- Forward tilt (light, close) can be canceled into a special move for a longer amount of time (8-14 → 8-24).
- Forward tilt (light, far)'s sourspot has less range (Z offset: 9u-5u → 6.5u-5u), effectively increasing the range of its sweetspot.
- Forward tilt (heavy) sends at a slightly more horizontal angle (38° → 34°).
- Up tilt (light) sends at more vertical angle when hitting airborne opponents, making it a better combo starter (66° → 75°).
- Down tilt (light) deals more hitstun (0 → 1).
- Down tilt (heavy) deals less knockback (70 base/23 scaling → 73/16), allowing it to combo at a wider percent range.
- Forward smash deals more knockback (26 base/100 scaling → 28/103-102).
- Down aerial can be canceled into a special move for a longer amount of time (1-12 → 1-17), making it identical to Ryu's variant.
- The first hit of Tatsumaki Senpukyaku has a larger hitbox when used on the ground (3.5u → 4.5u).
- Tatsumaki Senpukyaku has a lower SDI multiplier (1× → 0.5×).
- Shoryuken's hits connects more reliably and it has a lower SDI multiplier (1× → 0.5×).
- Shoryuken's first hit no longer negates other attacks.
- Shoryuken's grounded heavy version has more knockback growth (120(normal)/121(input) → 126).
- Shoryuken's light and heavy aerial versions have more knockback growth (49 → 55 (light), 100 → 107 (heavy)).
- Shoryuken's medium aerial version has less knockback growth (121 → 112).
- Command-input moves:
- Nata Otoshi Geri has a lower SDI multiplier (1× → 0.5×).
- Oosoto Mawashi Geri deals more damage (10% → 12% (both hits)) with knockback compensated (40 base/120 scaling → 41/103).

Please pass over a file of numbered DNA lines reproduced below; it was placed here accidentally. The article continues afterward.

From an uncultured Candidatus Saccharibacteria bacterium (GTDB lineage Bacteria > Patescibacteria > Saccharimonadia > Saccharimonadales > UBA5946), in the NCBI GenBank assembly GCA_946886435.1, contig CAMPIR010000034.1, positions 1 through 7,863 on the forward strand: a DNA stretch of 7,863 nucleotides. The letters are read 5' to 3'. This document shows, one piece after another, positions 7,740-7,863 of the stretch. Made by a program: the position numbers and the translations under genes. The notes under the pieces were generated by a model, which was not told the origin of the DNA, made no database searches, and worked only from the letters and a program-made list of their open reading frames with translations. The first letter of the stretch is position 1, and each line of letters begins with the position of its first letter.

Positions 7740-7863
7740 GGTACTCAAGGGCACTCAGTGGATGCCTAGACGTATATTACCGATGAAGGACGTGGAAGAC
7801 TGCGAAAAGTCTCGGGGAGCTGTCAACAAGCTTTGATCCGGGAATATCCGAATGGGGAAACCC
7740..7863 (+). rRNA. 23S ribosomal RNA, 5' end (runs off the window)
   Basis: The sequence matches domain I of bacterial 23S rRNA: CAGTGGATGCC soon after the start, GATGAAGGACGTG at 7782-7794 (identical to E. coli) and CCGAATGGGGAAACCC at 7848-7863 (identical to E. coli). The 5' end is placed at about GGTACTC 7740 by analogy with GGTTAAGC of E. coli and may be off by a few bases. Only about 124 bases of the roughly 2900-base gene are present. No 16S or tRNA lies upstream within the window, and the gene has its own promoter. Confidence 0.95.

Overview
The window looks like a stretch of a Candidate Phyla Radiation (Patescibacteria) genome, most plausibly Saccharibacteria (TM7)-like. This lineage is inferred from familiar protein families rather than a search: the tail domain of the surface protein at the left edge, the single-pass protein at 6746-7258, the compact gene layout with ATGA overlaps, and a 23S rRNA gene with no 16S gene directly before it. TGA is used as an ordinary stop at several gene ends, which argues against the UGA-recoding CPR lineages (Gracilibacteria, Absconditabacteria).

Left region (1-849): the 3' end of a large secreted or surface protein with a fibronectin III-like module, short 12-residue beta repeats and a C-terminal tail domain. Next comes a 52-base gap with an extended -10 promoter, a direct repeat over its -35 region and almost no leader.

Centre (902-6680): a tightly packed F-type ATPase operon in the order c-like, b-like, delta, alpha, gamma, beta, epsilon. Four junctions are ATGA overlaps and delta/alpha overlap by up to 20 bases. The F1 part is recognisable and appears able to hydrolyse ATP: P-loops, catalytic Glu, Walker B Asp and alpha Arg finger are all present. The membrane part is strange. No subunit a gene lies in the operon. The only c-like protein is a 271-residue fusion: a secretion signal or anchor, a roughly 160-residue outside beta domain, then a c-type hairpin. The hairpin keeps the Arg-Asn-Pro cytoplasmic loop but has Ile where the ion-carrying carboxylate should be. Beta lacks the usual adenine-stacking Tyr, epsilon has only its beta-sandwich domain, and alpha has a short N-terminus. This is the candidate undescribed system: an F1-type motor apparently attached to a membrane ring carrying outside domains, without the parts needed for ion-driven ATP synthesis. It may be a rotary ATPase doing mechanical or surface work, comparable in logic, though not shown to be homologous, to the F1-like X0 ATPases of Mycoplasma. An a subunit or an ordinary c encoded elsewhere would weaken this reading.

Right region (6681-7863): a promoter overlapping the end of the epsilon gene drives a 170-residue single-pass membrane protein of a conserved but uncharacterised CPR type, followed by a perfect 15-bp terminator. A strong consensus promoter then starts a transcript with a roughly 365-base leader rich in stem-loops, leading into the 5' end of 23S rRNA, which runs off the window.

- Inazuma Kick deals more damage (10% → 12%) with shield damage compensated (7 → 5).
- Ken now turns to face opponents after perfect shielding.
- Overall shield size has been increased by 1.125x.
- Held down tilt launches at a lower angle (64° → 55°) and has less base knockback (73 → 66). This makes it easier to combo into Tatsumaki Senpukyaku, but harder to combo into Shoryuken.
- Down smash can be canceled into special moves.
- Kara Cancelling works even after charging down smash.
- Down smash has received negative shield damage (0 → -8/-6), preventing Ken from easily breaking shields by chaining it into special moves.
- Ken's pivoting leg is intangible during grounded Tatsumaki Senpukyaku. This prevents attacks that hit low to the ground from invalidating the move.
- Tatsumaki Senpukyaku has altered angles (35° → 55°/31° (grounded), 55° (aerial)) and knockback (62 base/30 scaling → 45/59 base/20/25 scaling (grounded), 45 base/20 scaling (aerial)), allowing its hits to link more reliably.